NASA’s EPIC Camera Sends Photographs From A Million Miles Away
You may not be aware, but NASA’s first satellite images of our planet didn’t show it as blue. They were black and white images beamed from the TIROS satellite that did much for wonder and weather forecasting but didn’t quite quench our hunger to see what Earth really looked like. We wanted our men in white space suits to be photographers and show us what we really wanted to see.
And then they did.
In 1972, from around 28,000 miles away, the crew of Apollo 17 reached a point on its way to the moon where it was able to capture a full color image of our little blue planet, and that photo, no doubt one of the most famous ever, was called The Blue Marble. It is a gorgeous shot of Earth fully illuminated (a side) by the sun. Since that image has been taken, we’ve seen many an image of Earth that appear to show it fully lit, but in fact they’ve all been composites joined together using software, rather than a singular image of Earth, until now.
The Deep Space Climate Observatory (DSCOVR), after many a setback, dating almost 20 years, was finally launched thanks to SpaceX’s Falcon 9 rocket earlier this year. At a point of a million miles from Earth, about 4 times farther than the Moon’s orbit, sent back a full color image of our beautiful planet using the (what truly is) EPIC (Earth Polychromatic Imaging Camera).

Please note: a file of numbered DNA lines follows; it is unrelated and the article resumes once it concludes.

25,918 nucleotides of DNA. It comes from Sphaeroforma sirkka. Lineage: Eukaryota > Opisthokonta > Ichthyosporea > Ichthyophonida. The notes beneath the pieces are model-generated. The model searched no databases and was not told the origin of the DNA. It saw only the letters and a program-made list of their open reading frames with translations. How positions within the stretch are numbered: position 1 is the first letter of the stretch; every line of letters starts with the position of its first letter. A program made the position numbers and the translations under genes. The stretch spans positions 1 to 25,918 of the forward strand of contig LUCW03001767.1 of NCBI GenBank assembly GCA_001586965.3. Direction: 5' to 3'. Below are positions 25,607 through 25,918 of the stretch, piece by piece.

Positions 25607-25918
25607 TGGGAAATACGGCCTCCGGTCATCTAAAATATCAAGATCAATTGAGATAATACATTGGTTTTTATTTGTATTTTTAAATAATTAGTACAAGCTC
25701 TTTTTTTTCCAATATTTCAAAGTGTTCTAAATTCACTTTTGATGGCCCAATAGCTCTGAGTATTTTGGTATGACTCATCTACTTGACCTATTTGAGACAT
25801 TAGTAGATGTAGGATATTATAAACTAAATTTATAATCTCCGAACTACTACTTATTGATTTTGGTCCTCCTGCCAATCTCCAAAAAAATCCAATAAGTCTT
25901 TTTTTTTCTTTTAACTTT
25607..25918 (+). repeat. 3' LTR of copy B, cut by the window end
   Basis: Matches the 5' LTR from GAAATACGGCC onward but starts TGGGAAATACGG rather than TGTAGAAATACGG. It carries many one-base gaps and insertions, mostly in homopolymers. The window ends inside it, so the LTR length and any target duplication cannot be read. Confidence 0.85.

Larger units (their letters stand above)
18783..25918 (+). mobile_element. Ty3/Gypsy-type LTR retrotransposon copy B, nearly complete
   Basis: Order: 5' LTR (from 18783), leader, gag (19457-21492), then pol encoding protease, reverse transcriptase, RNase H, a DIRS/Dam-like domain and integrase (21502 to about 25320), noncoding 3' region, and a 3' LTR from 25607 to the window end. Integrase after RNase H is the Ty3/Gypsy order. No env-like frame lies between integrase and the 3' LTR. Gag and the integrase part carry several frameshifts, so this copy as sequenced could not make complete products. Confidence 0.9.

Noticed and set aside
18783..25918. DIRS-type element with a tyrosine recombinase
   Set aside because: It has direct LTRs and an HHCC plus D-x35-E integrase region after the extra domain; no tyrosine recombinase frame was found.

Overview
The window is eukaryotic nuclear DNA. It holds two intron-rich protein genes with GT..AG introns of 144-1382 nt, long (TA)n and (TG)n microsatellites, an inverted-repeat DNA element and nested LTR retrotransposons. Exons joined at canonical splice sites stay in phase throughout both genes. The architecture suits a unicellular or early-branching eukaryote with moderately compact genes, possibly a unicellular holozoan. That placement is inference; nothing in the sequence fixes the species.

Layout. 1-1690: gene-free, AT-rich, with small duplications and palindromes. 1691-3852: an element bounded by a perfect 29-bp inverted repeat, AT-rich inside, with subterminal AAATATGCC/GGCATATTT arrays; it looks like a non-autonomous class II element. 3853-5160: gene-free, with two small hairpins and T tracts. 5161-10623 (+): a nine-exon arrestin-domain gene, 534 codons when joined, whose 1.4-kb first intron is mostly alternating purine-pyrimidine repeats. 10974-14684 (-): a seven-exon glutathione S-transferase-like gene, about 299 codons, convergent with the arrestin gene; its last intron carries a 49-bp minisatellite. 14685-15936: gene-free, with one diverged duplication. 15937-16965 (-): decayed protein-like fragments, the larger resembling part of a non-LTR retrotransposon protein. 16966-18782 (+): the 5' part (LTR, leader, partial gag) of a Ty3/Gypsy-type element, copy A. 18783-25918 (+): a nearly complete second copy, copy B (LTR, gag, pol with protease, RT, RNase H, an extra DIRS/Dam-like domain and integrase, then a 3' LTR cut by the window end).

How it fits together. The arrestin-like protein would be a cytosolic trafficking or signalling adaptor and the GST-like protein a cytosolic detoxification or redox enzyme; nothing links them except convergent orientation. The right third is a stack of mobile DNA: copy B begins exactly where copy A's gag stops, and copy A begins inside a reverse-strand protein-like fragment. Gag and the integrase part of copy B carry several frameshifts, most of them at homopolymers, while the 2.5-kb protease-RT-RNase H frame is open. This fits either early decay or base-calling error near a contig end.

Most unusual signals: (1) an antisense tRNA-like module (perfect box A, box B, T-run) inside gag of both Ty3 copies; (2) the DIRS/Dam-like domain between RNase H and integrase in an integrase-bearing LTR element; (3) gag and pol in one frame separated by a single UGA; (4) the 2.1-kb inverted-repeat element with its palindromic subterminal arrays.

[REWIND: Challenges & Rewards of Astronaut Photography With Don Pettit & NASA]
EPIC only uses a 4MP CCD sensor with an 11-inch telescopic lens, and in some fashion, its images too are composites, but of a different nature. The camera intakes its data using narrowband filters from ultraviolet to practically infrared. It also takes about 5 seconds to beam its images back to Earth and new images will be posted each day. The images should be able to tell us much about ozone and aerosol levels, cloud height, properties of vegetation, weather, and much much more – all because of photography and a little 4MP sensor…
This first DSCOVR image of our planet demonstrates the unique and important benefits of Earth observation from space,” said NASA Administrator Charles Bolden. “As a former astronaut who’s been privileged to view the Earth from orbit, I want everyone to be able to see and appreciate our planet as an integrated, interacting system.
A bit frustrating, though, is that we can take pictures and send them back from literally a million miles away, but the WiFi in the house won’t stretch from one side to the next…